Amanda Gregornik is one of the most humble people I’ve ever met. Half-hidden by her side swept bangs, her smile lights up the room. She’s a 24-year-old teacher in her third year at Barrington Christian Academy, and much to her bewilderment, she has been “discovered” by her colleagues.
Gregornik is a closet artist. Painting has always been one of her passions, along with photography, but unlike most millennials, she doesn’t post her work on every platform of social media she can. In fact, she had never even thought to take pictures of her paintings until a friend asked Gregornik to paint a piece of artwork for his new house. “I didn’t even know he knew I painted,” Gregornik confessed. After Gregornik completed the commission, she sent her friend a photo of the piece to gain final approval, and it was only for this reason that Gregornik happened to have a photo of her artwork on the day of BCA’s Spring Artshow.
That was the day Sandy Townsend, art department chair at BCA, discovered Gregornik’s ability. “I was just blown away,” she said. Gregornik’s artwork reminded her of the Swiss-German painter Paul Klee, whose painting happened to be on display as the school’s featured Artist of the Month. “The timing was very extraordinary,” she noted. Both Klee and Gregornik are abstract artists, using colorful, geometric shapes that have a touch of the whimsical, but what stood out to Townsend was the depth of Gregornik’s pieces. “She invites the viewer into her work on so many levels,” Townsend explained. “Initially there’s a abstract grid, geometric shapes in beautiful color palates, but underneath that you can find hidden objects and animals. Amanda really invites viewers to travel into her pieces to see the next layer.”
It’s true that Gregornik incorporates hidden objects and meaning specific to the person who inspired the piece into each painting. As a lover of old-fashioned letter writing—another of Gregornik’s hobbies—she describes her artwork as “writing a letter to someone without words; painting a letter to them.” Each of her pieces is entitled, “Dear ______,” and she really tries to get a sense of each person for whom she paints; if she doesn’t know him or her already, she interviews them, asking about their favorite things, their favorite places, what inspires them. “If they happen to like a certain type of music, I’ll paint while listening to that music,” she says. Each piece is personalized, not only in execution, but in emotion, and that’s what’s so alluring about her work.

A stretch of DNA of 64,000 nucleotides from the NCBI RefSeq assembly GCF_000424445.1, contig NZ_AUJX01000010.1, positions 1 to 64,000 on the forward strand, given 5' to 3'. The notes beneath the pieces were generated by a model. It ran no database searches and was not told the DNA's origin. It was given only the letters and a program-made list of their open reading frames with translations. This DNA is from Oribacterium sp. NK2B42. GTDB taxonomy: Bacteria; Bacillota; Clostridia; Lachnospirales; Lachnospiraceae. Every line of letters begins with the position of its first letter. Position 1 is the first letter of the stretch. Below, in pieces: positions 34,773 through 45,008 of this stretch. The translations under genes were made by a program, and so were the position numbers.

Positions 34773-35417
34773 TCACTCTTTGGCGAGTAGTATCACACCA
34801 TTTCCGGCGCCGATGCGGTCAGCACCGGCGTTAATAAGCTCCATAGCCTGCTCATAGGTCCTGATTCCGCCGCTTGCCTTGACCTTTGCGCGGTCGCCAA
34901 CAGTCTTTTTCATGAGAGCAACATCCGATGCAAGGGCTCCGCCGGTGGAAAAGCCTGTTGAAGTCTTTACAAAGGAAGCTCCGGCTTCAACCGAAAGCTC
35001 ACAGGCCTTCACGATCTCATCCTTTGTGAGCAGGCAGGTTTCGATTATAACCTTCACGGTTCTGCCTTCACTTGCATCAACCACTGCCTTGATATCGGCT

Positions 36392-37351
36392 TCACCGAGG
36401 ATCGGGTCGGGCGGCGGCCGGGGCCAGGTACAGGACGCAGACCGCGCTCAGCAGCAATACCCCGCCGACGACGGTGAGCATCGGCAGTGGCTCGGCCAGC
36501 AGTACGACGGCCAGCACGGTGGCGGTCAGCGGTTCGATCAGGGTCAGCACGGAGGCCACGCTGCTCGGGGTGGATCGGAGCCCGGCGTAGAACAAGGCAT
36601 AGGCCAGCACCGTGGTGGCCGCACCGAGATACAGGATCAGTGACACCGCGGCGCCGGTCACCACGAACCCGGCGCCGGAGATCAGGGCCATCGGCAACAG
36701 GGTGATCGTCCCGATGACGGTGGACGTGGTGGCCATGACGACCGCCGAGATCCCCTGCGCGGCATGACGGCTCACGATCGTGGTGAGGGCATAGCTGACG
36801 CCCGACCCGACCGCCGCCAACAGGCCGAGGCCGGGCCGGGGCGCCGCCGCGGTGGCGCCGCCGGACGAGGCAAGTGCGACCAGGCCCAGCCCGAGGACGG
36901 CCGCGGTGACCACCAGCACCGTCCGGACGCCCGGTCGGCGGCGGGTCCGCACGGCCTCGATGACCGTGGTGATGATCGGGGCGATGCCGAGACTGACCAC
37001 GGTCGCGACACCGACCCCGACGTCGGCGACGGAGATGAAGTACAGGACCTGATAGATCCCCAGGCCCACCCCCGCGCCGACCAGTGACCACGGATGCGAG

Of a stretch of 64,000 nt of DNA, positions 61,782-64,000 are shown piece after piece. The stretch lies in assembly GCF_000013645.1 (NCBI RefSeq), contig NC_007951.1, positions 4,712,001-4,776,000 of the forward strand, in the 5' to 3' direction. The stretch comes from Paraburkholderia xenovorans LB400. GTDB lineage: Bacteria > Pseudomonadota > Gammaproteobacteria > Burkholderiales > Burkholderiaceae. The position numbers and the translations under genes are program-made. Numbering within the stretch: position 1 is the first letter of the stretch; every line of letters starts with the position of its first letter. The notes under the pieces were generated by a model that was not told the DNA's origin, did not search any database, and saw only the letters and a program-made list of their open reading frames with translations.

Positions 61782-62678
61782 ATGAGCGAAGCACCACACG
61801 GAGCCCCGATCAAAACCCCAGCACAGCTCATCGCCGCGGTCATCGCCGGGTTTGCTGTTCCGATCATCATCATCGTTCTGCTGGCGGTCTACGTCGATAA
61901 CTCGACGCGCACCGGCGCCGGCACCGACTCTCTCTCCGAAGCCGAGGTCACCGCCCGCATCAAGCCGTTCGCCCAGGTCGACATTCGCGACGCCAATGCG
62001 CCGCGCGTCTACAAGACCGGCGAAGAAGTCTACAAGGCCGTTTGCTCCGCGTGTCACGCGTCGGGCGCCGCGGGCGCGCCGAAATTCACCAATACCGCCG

With so much talent and an obvious passion for art, I was surprised to learn that Gregornik wasn’t an art major in college. “I was one class short of an art major,” she said, “but that wasn’t my intention. I was just squeezing in art classes whenever I could.” Gregornik graduated from Wheaton College in Illinois with a degree in education, secretly hoping to one day be an art teacher. “But it wasn’t something I felt capable of,” she admits. In fact, she was not hired at BCA to teach art; she began as, and still works as, an ELL teacher, among her other classes. It was Townsend who first suggested to the head of the school that Gregornik might be a good fit for the open mixed media position.
“She has an artful style of living—her persona is artful,” Townsend said, thinking back to her initial observations of Gregornik. Both Townsend and I also distinctly remember the first moment we saw Gregornik’s cell phone case: a vividly realistic-looking watercolor paint set—so realistic, in fact, that restaurant waiters have asked her to remove her cell phone from the table thinking she had real paint. The phone case suits her perfectly.
Much like her layered artwork, of which Townsend said, “the more you look, the more you see,” there is more to Gregornik’s story than seen at the surface. Despite her joyful exterior, Gregornik has faced many difficulties. As a senior in high school, she was given six months to live. Diagnosed at twelve years old with lupus, it became particularly severe when she was 17 years old. “I felt like a human zombie,” she said, “but I still wanted to get good grades.” In between chemotherapy she was taking AP classes, determined to keep up with the class. One of her best therapies, however, was art. Although she wasn’t able to take art in school, she worked on paintings to donate for charity while in the hospital. Without explanation, she miraculously recovered, although she still lives with symptoms of lupus. Her drive, however, is still just as strong today as it was then.
Barrington Christian Academy is excited to celebrate Amanda Gregornik with her first art show. It will be held on October 29th from 6-8 PM at BCA, located at 9 Old County Road. The show will be open to the public with over a dozen paintings on display, and refreshments will be served. “If I could, I would have people pay me in ice cream,” Gregornik says with a smile (one more reason why I want to be her best friend). She’s looking forward to the event, not because her talent is finally being acknowledged, but because to her “It’s kind of like a party—a community of people excited about art and creativity coming together to talk and have fellowship.” Come join the conversation and celebrate this beautifully spirited young artist.
Gregornik’s work can be viewed at www.cargocollective.com/amandajo
by Jennifer Currier